Little Red Riding Hood woke up warm and cozy nestled beneath a pile of her grandmother’s soft, woolen quilts. It was a frosty winter’s morning, and the dawn sky was blue with cold: icicles hung both outside and inside of the little hut. (This being a fairy tale world, though, the icicles were made of spun sugar.) Little Red Riding Hood shivered at the thought of pushing the warm quilts back, and stepping down onto the cold floor with her warm little feet, but then she remembered that she had read Fran’s blog “Something for (Almost) Nothing” and had found a project for a little rug braided with cherry red fleece, and she had whipped it up just before being eaten by the wolf. She had cut long strips of the fleece, braided the strips into one long braid, and then had coiled the braid and laced it up into a little rug, just her size. And so she stepped down on to the little rug, expecting to sink into the soft warmth, but instead stepping on a magnificent cat, who immediately turned into a handsome prince. But that’s another story! The End.
And here are the directions for making the Little Cherry Red Rug, a rug that I hope will remind you of the fairy tale world that is somewhere in your heart, even as you prepare to face the day.
I recommended clicking here to read about rug braiding, before proceeding: http://colonialsense.com/How-To_Guides/Crafts/Braided_Rugs/Making_a_Braided_Rug.php.
Materials: About two yards of fleece, pins with colored heads, rotary cutter and mat or shears, large needle, and thick carpet thread. This will make an oval rug about 14 x 21″.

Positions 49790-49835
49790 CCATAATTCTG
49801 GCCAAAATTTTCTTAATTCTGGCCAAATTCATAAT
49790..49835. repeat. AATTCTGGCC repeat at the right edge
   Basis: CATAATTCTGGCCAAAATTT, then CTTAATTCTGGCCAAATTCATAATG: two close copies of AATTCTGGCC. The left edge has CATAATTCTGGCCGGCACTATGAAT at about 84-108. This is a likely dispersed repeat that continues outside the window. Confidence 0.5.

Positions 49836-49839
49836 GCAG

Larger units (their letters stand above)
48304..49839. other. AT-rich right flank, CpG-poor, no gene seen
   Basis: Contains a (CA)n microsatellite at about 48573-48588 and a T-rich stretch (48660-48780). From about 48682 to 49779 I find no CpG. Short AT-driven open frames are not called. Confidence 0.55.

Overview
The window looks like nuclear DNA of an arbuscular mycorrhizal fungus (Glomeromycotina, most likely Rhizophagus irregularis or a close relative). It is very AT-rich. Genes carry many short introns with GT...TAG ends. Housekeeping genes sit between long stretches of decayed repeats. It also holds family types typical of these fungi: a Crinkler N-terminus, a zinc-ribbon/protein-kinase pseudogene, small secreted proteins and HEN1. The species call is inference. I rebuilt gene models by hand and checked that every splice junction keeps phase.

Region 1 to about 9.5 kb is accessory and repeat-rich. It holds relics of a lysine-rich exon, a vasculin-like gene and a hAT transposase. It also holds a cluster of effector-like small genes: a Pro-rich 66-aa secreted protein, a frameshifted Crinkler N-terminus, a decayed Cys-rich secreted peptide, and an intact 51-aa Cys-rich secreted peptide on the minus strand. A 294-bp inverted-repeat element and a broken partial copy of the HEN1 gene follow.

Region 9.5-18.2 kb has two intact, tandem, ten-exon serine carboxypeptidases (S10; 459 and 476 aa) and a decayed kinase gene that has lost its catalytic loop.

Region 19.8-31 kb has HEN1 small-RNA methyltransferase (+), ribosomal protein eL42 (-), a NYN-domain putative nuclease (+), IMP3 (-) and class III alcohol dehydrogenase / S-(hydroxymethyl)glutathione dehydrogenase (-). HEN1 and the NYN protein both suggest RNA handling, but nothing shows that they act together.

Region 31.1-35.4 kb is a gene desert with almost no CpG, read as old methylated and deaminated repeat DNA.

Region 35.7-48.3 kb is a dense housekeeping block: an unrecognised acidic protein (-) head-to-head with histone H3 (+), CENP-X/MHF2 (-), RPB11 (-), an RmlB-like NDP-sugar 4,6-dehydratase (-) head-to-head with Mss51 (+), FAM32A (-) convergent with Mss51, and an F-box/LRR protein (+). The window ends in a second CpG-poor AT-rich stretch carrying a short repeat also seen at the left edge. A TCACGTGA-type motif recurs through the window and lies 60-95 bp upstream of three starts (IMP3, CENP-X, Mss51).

Note: The most inexpensive way to make this rug is with fleece remnants. Also, for traditional rug braiding, a metal device called a “braid-aid” is often used to fold strips as they are braided. The fleece is too fluffy to braid this way, so I came up with the pinning method.
Cut strips: Cut the fleece lengthwise into long, 3″ wide strips. The easiest way to do this is with a rotary cutter, ruler, and mat, but scissors can also be used.
Fold and braid strips: Beginning with one strip, start folding the long edges to the middle, and then fold this in half. Pin the folded strip closed for about six inches. Repeat with the other two strips. Using a spring clothes pin, clamp the beginnings of the three strips together, and begin braiding. Braid so that the smoothest, plumpest part of the strip shows. The rhythm of this process is to fold, pin, and braid. As you braid, remove the pins.
When you come to the end of a strip sew another strip on. I did this with hand sewing, but you can also use a sewing machine.
Lace braid together: When you have used up all your fleece strips, and have created your braid, it’s time to lace the braid into an oval. On a large, flat surface, smooth the first eight inches or so of the braid, and then start curving the braid back unto itself. (If you have been trying to braid so the smoothest part of the strip shows, you will have a “right side” and a “wrong side” to the braid. Do the lacing with the wrong side up.) Using a long (two to three feet) piece of strong string and a large needle, knot one end and hide in a fold, and lace the braid edges together. Bring string under one loop, and then under the next loop in the adjacent braid edge. Continue lacing as you form an oval from the braid.
End off: When you have about six inches of braid left, unbraid the strips, and weave the first strip under a loop, then weave the second strip under the next loop, and then weave the last strip under the next loop. This helps to create a smooth ending to the rug.
If you become interested in rug braiding, a good book to look at is The Complete Book of Rug Making: Folk Methods and Ethnic Designs by Cecilia Felcher. As well as having instructions for braided rugs, it has patterns for pretty crocheted and knitted rugs.